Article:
In Act I, the British poetess Flora Crewe arrives in Jummapur, India, in 1930, and is greeted at the train station by Coomaraswami, the president of the local Theosophical Society. Flora is taken to stay at a guesthouse complete with a veranda and an Indian servant, Nazrul. Flora’s experiences in India are narrated as a series of letters written by her to her sister Eleanor Swan, in England. Mrs. Swan sits in her garden over tea and cake in the mid-1980s with Eldon Pike, a scholar of Flora Crewe’s poetry and editor of the Collected Letters of Flora Crewe,...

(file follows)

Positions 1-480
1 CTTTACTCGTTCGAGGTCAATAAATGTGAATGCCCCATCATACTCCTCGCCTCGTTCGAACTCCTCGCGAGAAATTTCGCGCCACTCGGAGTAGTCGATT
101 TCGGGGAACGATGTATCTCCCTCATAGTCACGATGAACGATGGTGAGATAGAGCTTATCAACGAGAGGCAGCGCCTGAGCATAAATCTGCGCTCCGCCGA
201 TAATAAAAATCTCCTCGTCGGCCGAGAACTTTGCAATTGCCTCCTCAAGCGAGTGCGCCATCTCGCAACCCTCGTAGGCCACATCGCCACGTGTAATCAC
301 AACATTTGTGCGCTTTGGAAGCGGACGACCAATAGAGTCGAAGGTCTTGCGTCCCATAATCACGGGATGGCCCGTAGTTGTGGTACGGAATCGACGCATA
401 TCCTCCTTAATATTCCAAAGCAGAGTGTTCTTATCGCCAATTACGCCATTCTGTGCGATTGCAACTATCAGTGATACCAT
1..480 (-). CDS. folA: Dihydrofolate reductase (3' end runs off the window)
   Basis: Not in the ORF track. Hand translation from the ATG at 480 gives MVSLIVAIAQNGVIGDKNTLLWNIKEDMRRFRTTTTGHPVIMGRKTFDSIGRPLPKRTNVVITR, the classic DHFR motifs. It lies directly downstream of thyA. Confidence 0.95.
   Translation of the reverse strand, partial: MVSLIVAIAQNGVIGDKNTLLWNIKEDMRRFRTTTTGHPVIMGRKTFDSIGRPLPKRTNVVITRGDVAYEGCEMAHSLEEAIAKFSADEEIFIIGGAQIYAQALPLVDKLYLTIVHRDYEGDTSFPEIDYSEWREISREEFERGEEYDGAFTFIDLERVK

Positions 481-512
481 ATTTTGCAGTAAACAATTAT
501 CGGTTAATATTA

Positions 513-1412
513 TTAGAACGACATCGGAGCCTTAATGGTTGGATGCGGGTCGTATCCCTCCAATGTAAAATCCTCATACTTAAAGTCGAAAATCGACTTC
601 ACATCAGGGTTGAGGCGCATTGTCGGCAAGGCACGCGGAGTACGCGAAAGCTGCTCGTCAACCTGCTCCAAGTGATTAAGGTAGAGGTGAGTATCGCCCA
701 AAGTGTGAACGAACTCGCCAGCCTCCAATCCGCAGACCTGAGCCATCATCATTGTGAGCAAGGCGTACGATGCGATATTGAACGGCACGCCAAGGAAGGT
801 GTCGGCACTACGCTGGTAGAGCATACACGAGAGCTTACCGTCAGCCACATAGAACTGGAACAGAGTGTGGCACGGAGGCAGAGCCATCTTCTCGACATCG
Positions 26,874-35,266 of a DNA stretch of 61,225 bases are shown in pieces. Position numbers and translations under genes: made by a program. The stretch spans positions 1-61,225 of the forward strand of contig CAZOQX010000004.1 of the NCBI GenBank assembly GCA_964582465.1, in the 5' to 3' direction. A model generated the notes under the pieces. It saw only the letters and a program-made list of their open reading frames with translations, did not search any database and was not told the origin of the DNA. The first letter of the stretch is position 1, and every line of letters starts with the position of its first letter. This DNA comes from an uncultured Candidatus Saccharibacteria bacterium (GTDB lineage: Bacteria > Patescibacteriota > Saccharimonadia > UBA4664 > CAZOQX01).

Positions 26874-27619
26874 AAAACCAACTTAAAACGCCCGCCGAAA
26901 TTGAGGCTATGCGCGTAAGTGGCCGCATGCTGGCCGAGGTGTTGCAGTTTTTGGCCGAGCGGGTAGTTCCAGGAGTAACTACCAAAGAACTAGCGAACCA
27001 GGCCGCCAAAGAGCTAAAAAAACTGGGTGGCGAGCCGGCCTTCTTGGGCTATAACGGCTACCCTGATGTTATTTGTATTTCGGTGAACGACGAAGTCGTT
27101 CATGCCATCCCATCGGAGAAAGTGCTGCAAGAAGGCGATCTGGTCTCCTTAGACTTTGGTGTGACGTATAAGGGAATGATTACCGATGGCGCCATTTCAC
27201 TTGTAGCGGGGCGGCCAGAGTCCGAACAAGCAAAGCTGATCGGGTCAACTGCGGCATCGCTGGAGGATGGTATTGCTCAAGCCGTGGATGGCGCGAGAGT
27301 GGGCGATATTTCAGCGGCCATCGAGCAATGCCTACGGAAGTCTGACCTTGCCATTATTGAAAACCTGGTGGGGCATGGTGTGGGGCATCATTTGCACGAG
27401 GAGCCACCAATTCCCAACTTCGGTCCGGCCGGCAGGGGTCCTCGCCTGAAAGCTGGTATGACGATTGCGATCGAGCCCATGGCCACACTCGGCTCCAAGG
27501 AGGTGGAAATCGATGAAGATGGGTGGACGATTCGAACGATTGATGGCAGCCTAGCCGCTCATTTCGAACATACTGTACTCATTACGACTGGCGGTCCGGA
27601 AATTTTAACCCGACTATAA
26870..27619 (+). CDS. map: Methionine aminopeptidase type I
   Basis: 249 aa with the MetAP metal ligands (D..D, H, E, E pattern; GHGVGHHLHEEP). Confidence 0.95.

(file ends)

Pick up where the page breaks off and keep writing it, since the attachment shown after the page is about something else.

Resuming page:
(The entire page is 653 words.)
Want to read the whole thing?
Subscribe now to read the rest of this article. Plus, get access to:
- 30,000+ literature study guides
- Critical essays on more than 30,000 works of literature from Salem on Literature (exclusive to eNotes)
- An unparalleled literary criticism section. 40,000 full-length or excerpted essays.
- Content from leading academic publishers, all easily citable with our "Cite this page" button.
- 100% satisfaction guarantee READ MORE